NHTSA: drunk driving down; drugged driving on the rise

February 9, 2015

Drunk driving is on the decline, but that doesn’t necessarily mean traffic is safer: While drunk driving campaigns have been particularly effective in recent years, prescription drug and marijuana use is emerging more and more on our country’s roads, according to two new studies from the National Highway Traffic Safety Administration (NHTSA).

prescription drugs

Prescription drugs and marijuana are replacing alcohol as a hazardous intoxicant drivers must contend with. Image from e-Magine Art.com.

First, the positive news: Drunk driving has dropped by nearly a third since 2007, and by over 75% since the NHTSA first conducted this survey (the Roadside Survey of Alcohol and Drug Use by Drivers) in 1973. Yet NHTSA also discovered a “large increase” in the number of drivers using marijuana or other illegal drugs.

“America made drunk driving a national issue and while there is no victory as long as a single American dies in an alcohol-related crash, a one-third reduction in alcohol use over just seven years shows how a focused effort and cooperation among the federal government, states and communities, law enforcement, safety advocates and industry can make an enormous difference,” NHTSA Administrator Mark Rosekind said in a statement. “At the same time, the latest Roadside Survey raises significant questions about drug use and highway safety. The rising prevalence of marijuana and other drugs is a challenge to everyone who is dedicated to saving lives and reducing crashes.”

The Roadside Survey is a voluntary and anonymous survey conducted in dozens of spots around the country; “drivers are notified that the survey is completely voluntary and that collected information is entirely anonymous.” According to the report, alcohol use is still on the decline, with around 8% of drivers during weekend night hours surveyed with alcohol in their system and just over 1% surveyed with 0.08 percent or higher breath alcohol content, the legal limit. But weekend night drivers with drugs in their system rose from 16.3% in 2007, to 20% in 2014. The figure for marijuana presence jumped by almost 50%.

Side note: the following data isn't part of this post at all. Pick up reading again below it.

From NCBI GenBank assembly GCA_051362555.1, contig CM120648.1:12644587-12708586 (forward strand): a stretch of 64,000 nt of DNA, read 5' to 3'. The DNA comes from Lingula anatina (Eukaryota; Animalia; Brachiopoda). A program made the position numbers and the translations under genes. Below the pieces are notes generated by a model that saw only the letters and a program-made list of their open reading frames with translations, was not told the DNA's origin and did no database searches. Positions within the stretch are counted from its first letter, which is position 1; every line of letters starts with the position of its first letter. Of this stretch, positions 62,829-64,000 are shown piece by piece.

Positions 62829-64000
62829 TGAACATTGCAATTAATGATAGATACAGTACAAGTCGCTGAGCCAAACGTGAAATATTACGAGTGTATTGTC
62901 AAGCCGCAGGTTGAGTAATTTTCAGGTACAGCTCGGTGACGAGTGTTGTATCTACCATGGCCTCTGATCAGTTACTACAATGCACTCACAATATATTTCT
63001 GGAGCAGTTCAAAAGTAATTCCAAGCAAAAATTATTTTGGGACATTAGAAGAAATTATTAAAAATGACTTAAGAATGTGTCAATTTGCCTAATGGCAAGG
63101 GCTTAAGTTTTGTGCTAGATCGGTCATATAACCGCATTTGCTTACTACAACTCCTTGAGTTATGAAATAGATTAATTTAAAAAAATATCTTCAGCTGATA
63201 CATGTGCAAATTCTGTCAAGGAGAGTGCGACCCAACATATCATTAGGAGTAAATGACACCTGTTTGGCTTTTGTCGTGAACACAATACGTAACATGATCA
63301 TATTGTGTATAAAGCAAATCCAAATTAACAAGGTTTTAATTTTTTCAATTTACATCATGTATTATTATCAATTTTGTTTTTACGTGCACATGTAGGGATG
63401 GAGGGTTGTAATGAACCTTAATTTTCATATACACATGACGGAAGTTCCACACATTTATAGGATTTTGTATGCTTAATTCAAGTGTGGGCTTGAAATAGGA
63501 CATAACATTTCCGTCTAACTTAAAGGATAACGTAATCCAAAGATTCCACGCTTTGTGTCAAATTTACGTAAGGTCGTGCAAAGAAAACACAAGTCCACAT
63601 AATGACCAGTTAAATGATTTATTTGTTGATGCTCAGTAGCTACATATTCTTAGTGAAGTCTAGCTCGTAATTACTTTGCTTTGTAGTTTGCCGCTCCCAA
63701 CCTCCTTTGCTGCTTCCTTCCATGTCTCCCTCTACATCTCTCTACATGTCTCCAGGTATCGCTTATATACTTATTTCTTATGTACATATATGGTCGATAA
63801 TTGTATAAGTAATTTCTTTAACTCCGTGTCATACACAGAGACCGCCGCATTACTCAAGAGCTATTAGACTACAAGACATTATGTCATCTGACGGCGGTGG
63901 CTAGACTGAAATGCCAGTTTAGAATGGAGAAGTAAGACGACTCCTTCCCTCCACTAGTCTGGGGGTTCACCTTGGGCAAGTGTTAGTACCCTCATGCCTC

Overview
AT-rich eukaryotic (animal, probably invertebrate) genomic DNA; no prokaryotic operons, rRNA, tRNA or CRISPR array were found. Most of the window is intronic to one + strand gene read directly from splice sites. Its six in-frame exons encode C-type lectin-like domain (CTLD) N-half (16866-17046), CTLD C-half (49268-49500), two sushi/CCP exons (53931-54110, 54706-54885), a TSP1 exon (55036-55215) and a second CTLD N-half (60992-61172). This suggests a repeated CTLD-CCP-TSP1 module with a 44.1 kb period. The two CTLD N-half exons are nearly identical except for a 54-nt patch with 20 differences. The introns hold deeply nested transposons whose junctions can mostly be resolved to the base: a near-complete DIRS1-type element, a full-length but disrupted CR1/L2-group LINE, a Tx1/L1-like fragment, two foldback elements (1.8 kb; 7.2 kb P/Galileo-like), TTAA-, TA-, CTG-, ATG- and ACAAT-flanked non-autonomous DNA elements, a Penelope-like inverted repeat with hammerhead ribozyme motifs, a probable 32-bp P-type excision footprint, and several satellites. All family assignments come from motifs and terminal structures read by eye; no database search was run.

NHTSA also conducted another study, the largest of its kind, to determine whether driver marijuana use is linked with a greater crash risk. It discovered that “[M]arijuana users are more likely to be involved in accidents, but that the increased risk may be due in part because marijuana users are more likely to be in groups at higher risk of crashes. In particular, marijuana users are more likely to be young men – a group already at high risk.”

As the “most precisely controlled” study of its type, this study measured the risk related to marijuana use at levels found among drivers in a large community in Virginia Beach, VA, where it collected data over 20 months from over 3,000 drivers involved in crashes. It compared these drivers to another group of 6,000 drivers who did not crash, discovering that who had been “drinking above the 0.08 percent legal limit had about four times the risk of crashing as sober drivers and those with blood alcohol levels at 0.15 percent or higher had 12 times the risk.”

“Drivers should never get behind the wheel impaired, and we know that marijuana impairs judgment, reaction times and awareness,” Jeff Michael, NHTSA’s associate administrator for research and program development said in a statement. “These findings highlight the importance of research to better understand how marijuana use affects drivers so states and communities can craft the best safety policies.”

NHTSA is also working on new studies on the risks of drugged driving, including the Washington State Roadside Survey, which will investigate related risks in a state that has legalized marijuana, as well as another study with the National Institute on Drug Abuse, which will analyze how drivers under the influence of drugs act while driving.

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Category: Miscellaneous, Transportation

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